sabraw1
John Sabraw

The painting above was made with paint that came from a much, much uglier source: the “highly acidic high iron content” run-off from abandoned mines in Ohio.

For years, the sludge has been draining into a stream. But two Ohio University professors are collaborating on a project to clean up the water — and make the sludge earn its keep — by selling it as paint. New Scientist reports:

[Environmental engineer Guy] Riefler saw something beautiful in the muck. “I was coming back from rivers with stained socks,” says Riefler. “Most pigments are iron-based anyway, and we thought that we could use this water to create paints.”

According to FastCoExist, about 4,000 pounds of iron dump into the river every single day, more than enough to turn into something useful. And after years of working on the formula, Riefler’s close to having a finished product. FastCoExist:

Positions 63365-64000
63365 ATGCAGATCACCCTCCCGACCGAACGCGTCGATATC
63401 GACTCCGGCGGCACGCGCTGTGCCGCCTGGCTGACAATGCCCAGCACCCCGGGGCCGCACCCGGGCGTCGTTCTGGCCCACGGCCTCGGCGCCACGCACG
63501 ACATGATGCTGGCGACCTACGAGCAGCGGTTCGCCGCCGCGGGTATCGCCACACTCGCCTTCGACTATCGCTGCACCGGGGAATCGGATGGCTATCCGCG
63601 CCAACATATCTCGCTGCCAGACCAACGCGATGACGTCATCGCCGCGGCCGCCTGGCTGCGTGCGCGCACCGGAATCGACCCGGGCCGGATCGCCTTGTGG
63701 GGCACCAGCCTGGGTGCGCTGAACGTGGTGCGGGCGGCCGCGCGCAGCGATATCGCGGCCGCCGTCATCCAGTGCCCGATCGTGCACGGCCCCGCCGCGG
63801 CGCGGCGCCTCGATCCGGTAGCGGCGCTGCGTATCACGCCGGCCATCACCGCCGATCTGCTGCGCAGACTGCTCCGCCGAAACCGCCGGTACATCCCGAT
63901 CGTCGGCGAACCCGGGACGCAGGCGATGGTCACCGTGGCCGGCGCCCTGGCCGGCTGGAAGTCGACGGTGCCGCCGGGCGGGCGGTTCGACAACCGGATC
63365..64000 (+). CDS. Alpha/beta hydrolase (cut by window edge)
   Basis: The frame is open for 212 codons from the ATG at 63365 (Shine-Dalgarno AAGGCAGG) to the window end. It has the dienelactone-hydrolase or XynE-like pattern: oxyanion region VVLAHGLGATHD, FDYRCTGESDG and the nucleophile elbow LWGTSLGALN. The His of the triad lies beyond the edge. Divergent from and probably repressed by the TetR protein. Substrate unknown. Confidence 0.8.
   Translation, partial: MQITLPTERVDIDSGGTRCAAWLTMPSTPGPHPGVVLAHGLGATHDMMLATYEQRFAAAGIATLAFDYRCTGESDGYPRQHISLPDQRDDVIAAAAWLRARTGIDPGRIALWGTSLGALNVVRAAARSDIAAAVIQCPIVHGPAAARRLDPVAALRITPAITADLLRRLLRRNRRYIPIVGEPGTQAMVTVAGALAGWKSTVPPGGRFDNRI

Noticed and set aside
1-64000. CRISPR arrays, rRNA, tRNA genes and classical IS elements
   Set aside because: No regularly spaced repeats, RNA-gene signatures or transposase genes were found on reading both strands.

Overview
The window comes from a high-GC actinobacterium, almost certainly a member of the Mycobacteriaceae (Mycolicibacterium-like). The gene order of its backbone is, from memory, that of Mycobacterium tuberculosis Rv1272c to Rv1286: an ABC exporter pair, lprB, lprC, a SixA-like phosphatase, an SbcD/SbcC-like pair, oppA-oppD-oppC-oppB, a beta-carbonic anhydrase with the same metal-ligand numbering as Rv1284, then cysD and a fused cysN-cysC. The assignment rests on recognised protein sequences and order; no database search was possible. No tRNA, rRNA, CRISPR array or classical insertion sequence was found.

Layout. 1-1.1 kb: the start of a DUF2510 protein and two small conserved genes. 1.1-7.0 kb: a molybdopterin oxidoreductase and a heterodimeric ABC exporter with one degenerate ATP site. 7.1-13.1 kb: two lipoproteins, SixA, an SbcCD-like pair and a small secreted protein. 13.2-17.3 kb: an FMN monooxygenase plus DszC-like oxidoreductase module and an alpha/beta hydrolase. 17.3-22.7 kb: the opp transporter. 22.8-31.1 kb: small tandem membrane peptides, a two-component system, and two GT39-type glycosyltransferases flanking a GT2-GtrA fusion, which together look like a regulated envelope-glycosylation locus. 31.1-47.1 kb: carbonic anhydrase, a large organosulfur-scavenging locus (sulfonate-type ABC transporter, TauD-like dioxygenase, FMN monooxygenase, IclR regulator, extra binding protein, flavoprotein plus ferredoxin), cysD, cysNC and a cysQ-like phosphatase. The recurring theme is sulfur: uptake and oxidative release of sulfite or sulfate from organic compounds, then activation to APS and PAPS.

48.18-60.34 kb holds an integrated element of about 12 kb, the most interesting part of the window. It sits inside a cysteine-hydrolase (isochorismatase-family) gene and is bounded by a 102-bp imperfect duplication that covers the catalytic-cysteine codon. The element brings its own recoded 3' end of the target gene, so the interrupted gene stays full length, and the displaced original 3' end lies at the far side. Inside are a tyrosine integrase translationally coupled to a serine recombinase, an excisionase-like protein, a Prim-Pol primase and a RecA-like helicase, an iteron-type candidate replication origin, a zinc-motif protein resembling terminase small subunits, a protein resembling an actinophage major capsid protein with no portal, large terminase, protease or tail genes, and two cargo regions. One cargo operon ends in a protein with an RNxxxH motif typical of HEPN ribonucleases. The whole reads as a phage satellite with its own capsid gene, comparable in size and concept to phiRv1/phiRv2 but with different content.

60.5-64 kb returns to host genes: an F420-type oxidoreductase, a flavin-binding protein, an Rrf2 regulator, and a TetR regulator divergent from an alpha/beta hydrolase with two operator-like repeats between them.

The line of pigment he’s currently working on is about 97% iron, and ranges “from orange to yellow to brown to deep red to black.” Riefler has also worked with local artist and art professor John Sabraw to come up with the right formulations, which Sabraw incorporates in huge canvas paintings that depict endangered islands and estuaries across the globe.

Like the one above. Or this one:

sabraw
John Sabraw

They’re sort of like those pools of bright, shimmering oil you see at gas stations, but actually art. And beneficial to the environment, instead of harmful. It’s the prettiest use of pollution we’ve ever seen.